Friday 6 October 2023

Whitbread beers in 1973

This is what Whitbread were producing in the final days of Chiswell Street, where a couple of hundred years of brewing were about to come to an end.

Unlike some other brewers, Whitbread churned out beer in quite a wide range of gravities. From the low 1030ºs to over 1100º.

The two beers with higher gravities than you might expect – Export Pale Ale and Extra Stout – were both brewed specifically for the Belgian market. And hence were stronger than ones intended for the UK.

Tankard and Trophy were two much-promoted Bitters. The former always in keg form, the latter, I believe, sometimes in cask form as well. Under various names, the two had been brewed since before WW II. And would continue to be brewed for a couple of decades more. Just not at Chiswell Street.

The hopping of the two domestic Bitters is pretty gentle. And, in terms of hops per quarter (336 lbs) of malt, barely higher than Best Mild.

Ironically, the Sweet Mackeson Stout has double the hopping rate of the Pale Ales. Who would have guessed that?

Best Mild is another beer that had been around for a long time. And another which would survive the closure of the original brewery. It’s pretty dark brown in colour, which was typical of Post-WW II London Milds. I assume that it was also being tweaked and bottled as Forest Brown.

The there are the two Strong Ales. Final Selection was introduced in 1968 and originated in Chiswell Street. While Gold Label was a pale Barley Wine first developed by Tennant of Sheffield in the 1950s. After Whitbread took the brewery over, it proved so popular that they brewed it at other plants in the group. Both have an impressive degree of attenuation – well over 80% – for such high-gravity beers.

Most of the beers were over 75% attenuation, other than Mackeson and Best Mild. Which were both just a little below. Top was Export Pale Ale at a mighty 90%.

Overall, a pretty decent range. Multiple styles, a good spread of strength. Yeah, let’s close the brewery and move to a soulless modern plant with a bolshy workforce. How could it possibly go wrong?

Whitbread beers in 1973
Beer Style OG FG ABV App. Atten-uation lbs hops/ qtr hops lb/brl colour
Best Mild Mild 1030.8 1008.5 2.95 72.40% 4.41 0.58 115
Trophy Pale Ale 1035.8 1008.1 3.66 77.37% 4.63 0.71 24
Tankard Pale Ale 1039.3 1007.9 4.15 79.90% 4.63 0.78 25
Export Pale Ale Pale Ale 1048.8 1004.7 5.83 90.37% 3.36 0.67 13
Mackeson Stout 1038.8 1010.0 3.81 74.23% 6.31 1.01 300
Extra Stout Stout 1055.7 1013.7 5.56 75.40% 6.31 1.45 375
Final Selection Strong Ale 1079.6 1011.8 8.97 85.18% 6.65 2.24 110
Gold Label Barley Wine 1101.3 1017.2 11.13 83.02% 5.81 2.44 32
Whitbread brewing record held at the London Metropolitan Archives, document number LMA/4453/D/09/141.


Matt said...

Trophy Bitter was my favourite beer when I was a teenager in the late eighties and I drank gallons of the stuff in keg, bottle and can, but never saw it on cask. Wasn't it brewed to different recipes by the various regional Whitbread breweries?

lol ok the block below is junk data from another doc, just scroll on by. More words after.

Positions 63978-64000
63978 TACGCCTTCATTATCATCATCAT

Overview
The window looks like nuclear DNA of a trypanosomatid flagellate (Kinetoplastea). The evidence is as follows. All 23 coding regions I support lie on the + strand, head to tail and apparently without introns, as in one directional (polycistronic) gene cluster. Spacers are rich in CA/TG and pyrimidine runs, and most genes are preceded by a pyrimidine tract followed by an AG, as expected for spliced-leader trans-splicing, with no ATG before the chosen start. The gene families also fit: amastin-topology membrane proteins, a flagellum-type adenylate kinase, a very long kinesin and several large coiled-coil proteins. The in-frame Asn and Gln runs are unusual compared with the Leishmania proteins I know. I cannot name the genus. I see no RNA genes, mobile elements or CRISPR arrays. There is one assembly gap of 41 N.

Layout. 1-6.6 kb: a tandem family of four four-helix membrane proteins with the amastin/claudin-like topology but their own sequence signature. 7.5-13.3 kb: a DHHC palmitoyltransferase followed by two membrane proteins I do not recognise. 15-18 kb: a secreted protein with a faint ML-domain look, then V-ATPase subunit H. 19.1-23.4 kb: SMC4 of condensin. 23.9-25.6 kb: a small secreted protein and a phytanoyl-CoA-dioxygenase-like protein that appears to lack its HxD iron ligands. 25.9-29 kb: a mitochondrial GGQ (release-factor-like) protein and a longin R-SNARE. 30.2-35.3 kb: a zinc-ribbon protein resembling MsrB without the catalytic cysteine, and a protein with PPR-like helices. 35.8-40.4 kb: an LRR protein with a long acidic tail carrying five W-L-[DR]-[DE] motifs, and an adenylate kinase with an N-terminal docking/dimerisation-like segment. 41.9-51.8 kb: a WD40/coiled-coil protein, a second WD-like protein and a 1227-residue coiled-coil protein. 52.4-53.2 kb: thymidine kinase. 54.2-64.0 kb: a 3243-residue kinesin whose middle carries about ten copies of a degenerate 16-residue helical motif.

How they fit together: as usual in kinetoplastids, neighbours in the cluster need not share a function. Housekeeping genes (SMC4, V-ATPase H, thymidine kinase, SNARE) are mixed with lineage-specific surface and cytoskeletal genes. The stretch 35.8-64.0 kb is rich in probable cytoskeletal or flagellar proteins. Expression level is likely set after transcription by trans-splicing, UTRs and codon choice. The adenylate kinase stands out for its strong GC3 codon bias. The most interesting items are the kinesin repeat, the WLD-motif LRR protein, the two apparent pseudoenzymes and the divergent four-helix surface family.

Chris Pickles said...

By the late eighties Whitbread had brought back the names of the old breweries that they had taken over, and the various surviving manifestations of 'Trophy' that had been available in cask format started coming out under their old names. Hence Strong's Country Bitter, Fremlin's Pale Ale, Castle Eden Ale, Durham Ale, Wethered's Bitter and the like, with Trophy being left to carry the can, as it were, for the undifferentiated keg and canned Whitbread offerings.

eavyumble said...

Trophy was indeed brewed as a cask beer, at least for Kent.

Michael N said...

I drank trophy on cask during the late 70s. As Matt suggested it was different depending on what Brewery it came from. The Marlow version was excellent. I think the beer was a re-branded version of existing brew from the individual breweries.

Bribie G said...

Matt it varied between the regions.

In Newcastle it came come from the Castle Eden brewery in County Durham and was delivered to the few pubs north of the Tyne as a tank beer.
Sort of half way between keg and cask... filtered but not pasteurised and served by electric pump under blanket CO2 so not fizzy and somewhat cask like and around 4% ABV.

There was a pub overlooking the bus station with a clear window so you could see if your bus was coming in, and I enjoyed the brew.

However an hour up the hills to Alston in the Pennines the Whitbread pub sold Trophy from Dutton's in Blackburn and it was keg shite.

John Lester said...

Final Selection dates from the 1950s: according to Andrew Campbell’s “Book of Beer” (1956), it was introduced in 1953 as Chairman’s Ale ESA/142, and later renamed Final Selection. The first Final Selection beermat was issued in 1956.

Anonymous said...

Gold Label now 7.5% but sold as a Very Strong (capitalised) Special Beer. I'd guess 7.5% wouldn't be considered 'very strong' for an IPA in the US. 11.13%, on the other hand...